Mailing List Archive

[Wikimedia-l] Re: Results of the Universal Code of Conduct Enforcement Guidelines Vote
Just noting in passing that the SecurePoll default for "home wiki" is the
project on which an account made its first edit. A large number of editors
who would consider their "home wiki" a different project (or even a
different language entirely) made their first edit on English Wikipedia;
the same is true of several of the other "large" Wikipedias. The extended
statistical information tells us that more than half of all voters met
voting requirements on two or more projects.

It's also noteworthy that the majority of Wikimedia projects have a very
small group of contributors who would meet the voting requirements.Most
editors who work on our smaller projects made their earliest contributions
on a larger project, and that larger project is going to be considered
their "home" wiki. SecurePoll treats an account's edits wholistically,
rather than project-by-project, and it does not record the location
(wiki/project) from which an account has voted. It should be noted that
there isn't a lot of data provided with relation to our smaller projects in
the statistical analysis. This is appropriate as it could impact user

As an aside, I am part of the Movement Charter Drafting Committee team
looking at using SecurePoll for some aspects of ratification of the
Charter. We are already discussing with the team that is responsible for
SecurePoll about some of these issues, such as users being able to select
their "home wiki", results per project, expanding the available
translations, and ways to maintain privacy for contributors to smaller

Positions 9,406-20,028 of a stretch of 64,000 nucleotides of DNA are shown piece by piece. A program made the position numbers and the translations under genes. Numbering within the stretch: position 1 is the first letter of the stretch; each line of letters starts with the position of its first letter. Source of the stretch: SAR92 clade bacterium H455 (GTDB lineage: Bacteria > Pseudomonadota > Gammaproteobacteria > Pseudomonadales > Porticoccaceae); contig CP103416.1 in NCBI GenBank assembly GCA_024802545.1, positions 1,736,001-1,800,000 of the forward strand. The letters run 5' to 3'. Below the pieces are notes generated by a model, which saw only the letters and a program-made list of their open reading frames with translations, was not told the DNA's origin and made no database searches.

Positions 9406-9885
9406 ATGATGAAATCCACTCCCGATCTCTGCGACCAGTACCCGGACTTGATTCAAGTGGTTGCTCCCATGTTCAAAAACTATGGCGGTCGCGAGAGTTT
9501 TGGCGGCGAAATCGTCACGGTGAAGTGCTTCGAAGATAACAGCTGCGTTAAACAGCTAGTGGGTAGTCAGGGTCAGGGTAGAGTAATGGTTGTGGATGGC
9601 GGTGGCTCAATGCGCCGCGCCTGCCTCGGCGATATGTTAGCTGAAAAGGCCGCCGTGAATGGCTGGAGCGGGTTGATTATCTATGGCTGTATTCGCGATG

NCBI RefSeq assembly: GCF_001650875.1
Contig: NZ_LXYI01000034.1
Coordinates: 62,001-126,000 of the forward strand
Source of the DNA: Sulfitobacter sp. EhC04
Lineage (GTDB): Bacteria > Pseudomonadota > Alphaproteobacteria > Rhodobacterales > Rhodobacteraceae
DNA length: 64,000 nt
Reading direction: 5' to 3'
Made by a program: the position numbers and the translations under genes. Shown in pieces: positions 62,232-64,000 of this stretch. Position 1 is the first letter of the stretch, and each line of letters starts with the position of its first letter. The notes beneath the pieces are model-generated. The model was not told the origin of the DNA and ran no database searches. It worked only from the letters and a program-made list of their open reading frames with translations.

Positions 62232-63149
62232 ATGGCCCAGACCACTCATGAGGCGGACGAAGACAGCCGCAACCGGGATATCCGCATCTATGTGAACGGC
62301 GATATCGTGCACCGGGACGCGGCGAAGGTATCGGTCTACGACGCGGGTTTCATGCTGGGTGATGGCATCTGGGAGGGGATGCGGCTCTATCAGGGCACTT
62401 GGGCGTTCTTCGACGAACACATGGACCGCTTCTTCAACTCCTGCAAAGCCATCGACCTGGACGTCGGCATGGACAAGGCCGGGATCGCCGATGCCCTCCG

projects. We're also watching closely for relevant comments specific to
the use of SecurePoll in this and other elections, and what improvements
Wikimedians (especially those from smaller projects) suggest for
SecurePoll. Thanks, Xavier, for raising the issue.


On Mon, 13 Feb 2023 at 15:49, Stella Ng <> wrote:

> Hello Xavier,
> Thank you for your email, and sharing your observations and concerns. Many
> other movement initiatives face similar challenges. Equitable participation
> and engagement are something we are working to improve with each and every
> interaction. The UCoC project team has poured a sizable amount of
> discussion, planning and energy into outreach to the movement throughout
> the process. The goal was to encourage participation from as many
> communities as possible.
> The ways the UCoC team encouraged participation can be seen through the
> results of this work. The Revised Enforcement Guidelines are currently
> translated into over 40 languages; voter information, banners, and emails
> were also heavily translated. The project team hosted outreach and
> conversation hours throughout the drafting process. We have made it a point
> to invite and engage with many communities, particularly small and
> medium-sized, and it is our goal to continue to ensure that the growing
> communities and small language wikis are invited to engage with us. It is
> our hope that as we progress, the UCoC and the Enforcement Guidelines will
> create a better environment that will see more interaction from all
> communities.
> As we embark on the next steps and stages of this ongoing project, we will
> increase engagement, conversations, and interaction with the growing
> communities and small language wikis in as many languages, places, and
> contexts as possible. The UCoC is an iterative process, and we will be
> inviting opinions of how to make it more inclusive as we continue onwards.
> Kind regards,
> Stella Ng
> On Behalf of the UCoC Project Team
> On Mon, Feb 13, 2023 at 11:39 AM F. Xavier Dengra i Grau via Wikimedia-l <
>> wrote:
>> Hi/Bona vesprada,